Antiquity of clonal salamander lineages revealed by mitochondrial DNA

C. M. Spolsky, C. A. Phillips, T. Uzzell

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THE existence of clonally reproducing vertebrates has often served as a foil in attempts to explain the near-ubiquity of sexual reproduction in eukaryotes, but the absence of recombination, with its attendant limitation of new genotypes to those produced through mutations, restricts the adaptive ability of clonal organisms1-3. It has been argued, therefore, that clonal vertebrate taxa have short lifespans4-14. Variation in mitochondrial DNA (mtDNA) within clonal populations is interpreted instead as reflecting multiple, although limited, independent hybridization events 8-13,15. On the basis of an analysis of an average of 373 nucleotide pairs, we report here that the mtDNA of clonal, hybrid, gynogenetic mole salamanders (Ambystoma, Ambystomatidae) differs by 5% or more from mtDNA of their closest possible sexual relatives (A. jeffersonianum, A. laterale and A. texanum). Assuming usual rates of mtDNA divergence, these lineages have persisted for about 5 million years, far longer than estimated for other clonal vertebrate populations. The low mtDNA variability in the clonal lineages suggests that they have undergone population reductions during the Pleistocene.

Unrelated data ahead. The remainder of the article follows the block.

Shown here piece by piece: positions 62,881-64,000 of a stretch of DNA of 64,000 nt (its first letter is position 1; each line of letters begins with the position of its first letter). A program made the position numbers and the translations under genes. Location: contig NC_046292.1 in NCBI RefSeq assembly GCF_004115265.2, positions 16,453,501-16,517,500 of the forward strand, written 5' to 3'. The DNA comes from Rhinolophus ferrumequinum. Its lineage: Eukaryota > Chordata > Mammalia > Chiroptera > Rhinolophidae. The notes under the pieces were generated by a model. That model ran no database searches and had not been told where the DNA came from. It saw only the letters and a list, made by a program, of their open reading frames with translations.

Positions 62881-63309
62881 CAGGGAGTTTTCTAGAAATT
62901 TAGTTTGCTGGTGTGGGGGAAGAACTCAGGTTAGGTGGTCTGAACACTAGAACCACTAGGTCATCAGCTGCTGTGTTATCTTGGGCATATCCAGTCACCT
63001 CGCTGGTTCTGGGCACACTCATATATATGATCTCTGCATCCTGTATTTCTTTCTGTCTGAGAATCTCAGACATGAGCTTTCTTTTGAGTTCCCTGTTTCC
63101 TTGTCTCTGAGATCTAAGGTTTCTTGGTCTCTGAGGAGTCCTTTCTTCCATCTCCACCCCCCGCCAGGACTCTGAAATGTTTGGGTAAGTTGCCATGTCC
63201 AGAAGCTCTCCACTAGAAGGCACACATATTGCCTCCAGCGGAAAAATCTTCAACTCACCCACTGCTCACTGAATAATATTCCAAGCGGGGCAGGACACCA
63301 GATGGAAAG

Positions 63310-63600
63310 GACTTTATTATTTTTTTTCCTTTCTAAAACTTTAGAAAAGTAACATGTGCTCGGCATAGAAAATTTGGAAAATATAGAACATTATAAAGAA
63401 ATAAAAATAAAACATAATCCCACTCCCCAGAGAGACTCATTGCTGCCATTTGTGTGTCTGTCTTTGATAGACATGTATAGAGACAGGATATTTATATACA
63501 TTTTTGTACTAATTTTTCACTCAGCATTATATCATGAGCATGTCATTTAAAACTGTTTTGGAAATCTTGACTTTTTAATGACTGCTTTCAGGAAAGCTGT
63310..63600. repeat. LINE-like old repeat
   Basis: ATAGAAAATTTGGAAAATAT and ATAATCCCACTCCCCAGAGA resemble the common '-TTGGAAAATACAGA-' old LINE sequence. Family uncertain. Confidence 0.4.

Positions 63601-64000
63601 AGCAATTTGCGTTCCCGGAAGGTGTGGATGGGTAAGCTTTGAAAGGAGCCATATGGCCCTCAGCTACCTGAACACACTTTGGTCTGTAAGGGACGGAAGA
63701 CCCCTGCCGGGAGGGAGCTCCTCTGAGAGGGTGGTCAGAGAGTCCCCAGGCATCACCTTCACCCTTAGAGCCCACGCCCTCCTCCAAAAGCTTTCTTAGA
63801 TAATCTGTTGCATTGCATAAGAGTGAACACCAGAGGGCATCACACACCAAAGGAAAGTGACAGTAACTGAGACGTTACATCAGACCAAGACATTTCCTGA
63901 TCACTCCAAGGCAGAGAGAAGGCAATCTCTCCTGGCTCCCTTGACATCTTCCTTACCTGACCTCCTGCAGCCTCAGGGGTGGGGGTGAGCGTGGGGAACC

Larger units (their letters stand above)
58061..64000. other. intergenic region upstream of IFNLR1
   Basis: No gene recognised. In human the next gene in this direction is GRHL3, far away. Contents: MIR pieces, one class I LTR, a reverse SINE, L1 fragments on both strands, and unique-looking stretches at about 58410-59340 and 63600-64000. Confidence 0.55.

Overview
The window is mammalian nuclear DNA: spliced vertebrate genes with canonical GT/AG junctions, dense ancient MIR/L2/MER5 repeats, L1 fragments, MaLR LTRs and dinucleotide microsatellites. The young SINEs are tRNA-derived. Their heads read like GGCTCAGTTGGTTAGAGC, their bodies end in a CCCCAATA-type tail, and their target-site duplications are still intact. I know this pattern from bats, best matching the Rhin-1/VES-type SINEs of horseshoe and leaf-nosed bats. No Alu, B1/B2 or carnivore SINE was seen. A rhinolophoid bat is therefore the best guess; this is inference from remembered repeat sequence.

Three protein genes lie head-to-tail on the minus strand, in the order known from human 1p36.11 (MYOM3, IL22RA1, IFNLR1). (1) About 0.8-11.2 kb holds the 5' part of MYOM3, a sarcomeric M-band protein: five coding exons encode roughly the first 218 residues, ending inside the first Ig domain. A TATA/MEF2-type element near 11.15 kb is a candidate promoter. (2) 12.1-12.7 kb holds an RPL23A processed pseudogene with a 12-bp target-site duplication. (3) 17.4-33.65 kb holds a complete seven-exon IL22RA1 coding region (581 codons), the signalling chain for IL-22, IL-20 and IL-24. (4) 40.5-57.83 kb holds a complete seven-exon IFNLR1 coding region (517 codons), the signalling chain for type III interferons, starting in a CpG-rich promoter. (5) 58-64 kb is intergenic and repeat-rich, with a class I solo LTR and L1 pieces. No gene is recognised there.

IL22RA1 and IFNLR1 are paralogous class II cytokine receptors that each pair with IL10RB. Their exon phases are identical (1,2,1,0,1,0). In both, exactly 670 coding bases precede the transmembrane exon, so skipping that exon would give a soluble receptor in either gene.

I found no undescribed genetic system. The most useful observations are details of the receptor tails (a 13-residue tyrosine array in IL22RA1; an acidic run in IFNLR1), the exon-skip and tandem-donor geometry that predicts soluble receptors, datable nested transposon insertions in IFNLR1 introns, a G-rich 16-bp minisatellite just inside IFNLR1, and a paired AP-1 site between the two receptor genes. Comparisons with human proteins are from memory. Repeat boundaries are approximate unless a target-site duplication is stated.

Original languageEnglish (US)
Pages (from-to)706-708
Number of pages3
Issue number6371
StatePublished - 1992

ASJC Scopus subject areas

  • General


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